The use of active services cannot be done according to the Java Servlet Specification. The Servlet.service method must finish before the next request on the pipeline can be processed. The Simple API uses the Service object as an alternative to the Servlet object for processing requests. The RequestDispatcher.forward technique can be used to forward the request to another Service. This can be useful if services wish to chain functionality (the Simple API does not use the RequestDispatcher.include technique because it fosters the idea that everything should be a Service). The underlying monitoring mechanism enables handing of the HTTP transaction to another Service completely transparently, as illustrated below.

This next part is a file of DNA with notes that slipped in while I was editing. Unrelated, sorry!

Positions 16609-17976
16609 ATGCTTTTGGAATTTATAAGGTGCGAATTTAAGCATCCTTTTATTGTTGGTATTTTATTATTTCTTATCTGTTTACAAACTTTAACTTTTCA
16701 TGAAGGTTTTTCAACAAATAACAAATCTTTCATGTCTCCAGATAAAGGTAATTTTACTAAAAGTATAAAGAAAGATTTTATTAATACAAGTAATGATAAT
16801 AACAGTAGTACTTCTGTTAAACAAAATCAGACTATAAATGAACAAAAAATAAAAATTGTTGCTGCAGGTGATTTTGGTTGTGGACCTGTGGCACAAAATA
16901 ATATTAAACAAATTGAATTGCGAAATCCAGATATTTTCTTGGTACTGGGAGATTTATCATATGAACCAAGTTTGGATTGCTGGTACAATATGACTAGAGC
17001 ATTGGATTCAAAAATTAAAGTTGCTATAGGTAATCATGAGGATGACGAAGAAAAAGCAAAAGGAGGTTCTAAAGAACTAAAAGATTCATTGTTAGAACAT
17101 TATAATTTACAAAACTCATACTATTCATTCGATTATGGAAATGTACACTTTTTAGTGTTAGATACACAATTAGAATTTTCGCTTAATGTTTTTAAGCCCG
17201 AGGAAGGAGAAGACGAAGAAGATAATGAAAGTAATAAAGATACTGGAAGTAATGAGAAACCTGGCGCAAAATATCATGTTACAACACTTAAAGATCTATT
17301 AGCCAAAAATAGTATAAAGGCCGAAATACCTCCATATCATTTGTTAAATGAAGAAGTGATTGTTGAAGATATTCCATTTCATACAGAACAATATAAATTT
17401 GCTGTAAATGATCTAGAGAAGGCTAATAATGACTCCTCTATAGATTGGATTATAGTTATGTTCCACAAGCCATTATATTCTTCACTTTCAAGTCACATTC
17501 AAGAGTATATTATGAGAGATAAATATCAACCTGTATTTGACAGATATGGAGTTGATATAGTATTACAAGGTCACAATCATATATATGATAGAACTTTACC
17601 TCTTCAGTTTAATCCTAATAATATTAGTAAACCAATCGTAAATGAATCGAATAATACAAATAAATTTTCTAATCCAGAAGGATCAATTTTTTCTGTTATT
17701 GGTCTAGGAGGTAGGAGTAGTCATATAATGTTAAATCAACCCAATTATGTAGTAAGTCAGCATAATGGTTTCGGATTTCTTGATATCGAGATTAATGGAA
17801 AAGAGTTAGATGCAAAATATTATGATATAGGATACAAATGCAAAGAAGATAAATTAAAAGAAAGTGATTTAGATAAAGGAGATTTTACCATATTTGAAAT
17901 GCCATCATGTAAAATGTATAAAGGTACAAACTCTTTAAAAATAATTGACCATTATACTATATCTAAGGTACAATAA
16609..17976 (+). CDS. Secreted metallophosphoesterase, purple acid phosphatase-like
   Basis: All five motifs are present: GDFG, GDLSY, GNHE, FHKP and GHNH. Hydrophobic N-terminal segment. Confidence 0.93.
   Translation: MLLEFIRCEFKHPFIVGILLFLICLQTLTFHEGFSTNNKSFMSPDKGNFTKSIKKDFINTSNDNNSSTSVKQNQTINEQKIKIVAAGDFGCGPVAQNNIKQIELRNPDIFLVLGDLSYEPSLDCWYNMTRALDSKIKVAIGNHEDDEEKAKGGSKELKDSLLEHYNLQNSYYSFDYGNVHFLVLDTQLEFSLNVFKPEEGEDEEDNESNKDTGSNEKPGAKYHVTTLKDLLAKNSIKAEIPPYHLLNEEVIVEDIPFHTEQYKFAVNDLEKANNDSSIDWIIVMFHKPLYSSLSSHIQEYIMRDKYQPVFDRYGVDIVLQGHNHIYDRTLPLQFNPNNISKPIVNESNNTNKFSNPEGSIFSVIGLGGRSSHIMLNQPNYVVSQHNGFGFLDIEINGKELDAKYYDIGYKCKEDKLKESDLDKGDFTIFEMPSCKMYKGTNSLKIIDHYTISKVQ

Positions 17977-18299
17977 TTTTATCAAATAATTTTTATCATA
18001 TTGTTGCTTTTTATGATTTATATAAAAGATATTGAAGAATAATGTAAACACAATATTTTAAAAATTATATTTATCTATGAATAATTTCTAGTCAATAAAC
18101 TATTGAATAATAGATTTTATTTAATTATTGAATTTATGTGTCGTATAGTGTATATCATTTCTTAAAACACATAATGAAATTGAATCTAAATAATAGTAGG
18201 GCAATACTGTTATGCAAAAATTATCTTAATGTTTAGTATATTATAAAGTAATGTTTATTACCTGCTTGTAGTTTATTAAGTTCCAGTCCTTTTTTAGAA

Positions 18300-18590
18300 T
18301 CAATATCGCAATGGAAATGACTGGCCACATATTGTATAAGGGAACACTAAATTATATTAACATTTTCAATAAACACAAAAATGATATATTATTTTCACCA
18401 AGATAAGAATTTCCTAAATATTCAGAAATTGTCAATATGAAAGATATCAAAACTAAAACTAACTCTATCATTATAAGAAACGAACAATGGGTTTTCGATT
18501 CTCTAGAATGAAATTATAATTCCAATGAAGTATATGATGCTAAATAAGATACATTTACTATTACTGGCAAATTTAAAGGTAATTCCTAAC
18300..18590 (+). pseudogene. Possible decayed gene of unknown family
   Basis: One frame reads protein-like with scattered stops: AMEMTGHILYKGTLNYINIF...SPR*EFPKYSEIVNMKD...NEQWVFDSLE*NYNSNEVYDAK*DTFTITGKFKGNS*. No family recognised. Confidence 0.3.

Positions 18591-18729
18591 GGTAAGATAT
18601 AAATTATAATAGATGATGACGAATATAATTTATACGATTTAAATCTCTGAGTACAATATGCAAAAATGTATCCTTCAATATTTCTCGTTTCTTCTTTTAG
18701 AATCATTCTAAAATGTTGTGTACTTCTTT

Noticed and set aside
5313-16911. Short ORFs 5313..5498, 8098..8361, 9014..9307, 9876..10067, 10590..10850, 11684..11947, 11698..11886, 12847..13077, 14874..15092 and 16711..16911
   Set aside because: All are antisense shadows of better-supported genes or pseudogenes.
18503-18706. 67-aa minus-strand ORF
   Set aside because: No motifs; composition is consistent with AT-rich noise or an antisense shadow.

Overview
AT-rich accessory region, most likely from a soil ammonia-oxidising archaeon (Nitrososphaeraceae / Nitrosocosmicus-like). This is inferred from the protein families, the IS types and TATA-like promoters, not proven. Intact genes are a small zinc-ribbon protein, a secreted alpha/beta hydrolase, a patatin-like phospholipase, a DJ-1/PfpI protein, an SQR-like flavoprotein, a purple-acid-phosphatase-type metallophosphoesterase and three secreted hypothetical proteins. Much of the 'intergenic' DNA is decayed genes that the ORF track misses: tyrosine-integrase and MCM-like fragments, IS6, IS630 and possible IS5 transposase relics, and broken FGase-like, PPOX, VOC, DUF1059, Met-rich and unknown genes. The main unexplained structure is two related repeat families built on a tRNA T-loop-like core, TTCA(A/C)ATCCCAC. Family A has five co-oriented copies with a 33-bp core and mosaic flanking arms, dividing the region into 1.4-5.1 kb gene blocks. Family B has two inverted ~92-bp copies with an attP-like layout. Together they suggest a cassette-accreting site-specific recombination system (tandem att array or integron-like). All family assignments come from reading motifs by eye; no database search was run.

public void handle(Request req, Response resp) {
      Service service = engine.lookup("name", false);
      new Thread(new Runnable(){
         public void run(){
            try {
               service.handle(req, resp);
            }catch(Exception e){
               // ....
            }
         }
      }).start();
   }